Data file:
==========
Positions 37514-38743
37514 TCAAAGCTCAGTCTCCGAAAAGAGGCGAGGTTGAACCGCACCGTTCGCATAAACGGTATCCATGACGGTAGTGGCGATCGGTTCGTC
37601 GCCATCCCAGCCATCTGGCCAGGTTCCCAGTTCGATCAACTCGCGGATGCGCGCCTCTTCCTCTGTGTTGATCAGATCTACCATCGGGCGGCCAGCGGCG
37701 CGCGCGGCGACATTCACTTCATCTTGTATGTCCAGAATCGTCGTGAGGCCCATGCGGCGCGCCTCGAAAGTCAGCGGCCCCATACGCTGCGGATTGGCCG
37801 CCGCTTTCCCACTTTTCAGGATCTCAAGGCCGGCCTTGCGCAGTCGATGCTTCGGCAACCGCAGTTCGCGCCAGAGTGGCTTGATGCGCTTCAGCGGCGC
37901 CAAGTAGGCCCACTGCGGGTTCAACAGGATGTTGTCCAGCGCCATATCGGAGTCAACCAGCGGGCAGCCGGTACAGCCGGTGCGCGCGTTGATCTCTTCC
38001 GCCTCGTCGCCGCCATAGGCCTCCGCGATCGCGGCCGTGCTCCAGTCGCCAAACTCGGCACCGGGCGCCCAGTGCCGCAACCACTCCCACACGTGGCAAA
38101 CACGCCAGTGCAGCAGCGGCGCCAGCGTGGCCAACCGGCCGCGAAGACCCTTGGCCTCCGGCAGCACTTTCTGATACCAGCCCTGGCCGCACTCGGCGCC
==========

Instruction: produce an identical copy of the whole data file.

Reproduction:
Positions 37514-38743
37514 TCAAAGCTCAGTCTCCGAAAAGAGGCGAGGTTGAACCGCACCGTTCGCATAAACGGTATCCATGACGGTAGTGGCGATCGGTTCGTC
37601 GCCATCCCAGCCATCTGGCCAGGTTCCCAGTTCGATCAACTCGCGGATGCGCGCCTCTTCCTCTGTGTTGATCAGATCTACCATCGGGCGGCCAGCGGCG
37701 CGCGCGGCGACATTCACTTCATCTTGTATGTCCAGAATCGTCGTGAGGCCCATGCGGCGCGCCTCGAAAGTCAGCGGCCCCATACGCTGCGGATTGGCCG
37801 CCGCTTTCCCACTTTTCAGGATCTCAAGGCCGGCCTTGCGCAGTCGATGCTTCGGCAACCGCAGTTCGCGCCAGAGTGGCTTGATGCGCTTCAGCGGCGC
37901 CAAGTAGGCCCACTGCGGGTTCAACAGGATGTTGTCCAGCGCCATATCGGAGTCAACCAGCGGGCAGCCGGTACAGCCGGTGCGCGCGTTGATCTCTTCC
38001 GCCTCGTCGCCGCCATAGGCCTCCGCGATCGCGGCCGTGCTCCAGTCGCCAAACTCGGCACCGGGCGCCCAGTGCCGCAACCACTCCCACACGTGGCAAA
38101 CACGCCAGTGCAGCAGCGGCGCCAGCGTGGCCAACCGGCCGCGAAGACCCTTGGCCTCCGGCAGCACTTTCTGATACCAGCCCTGGCCGCACTCGGCGCC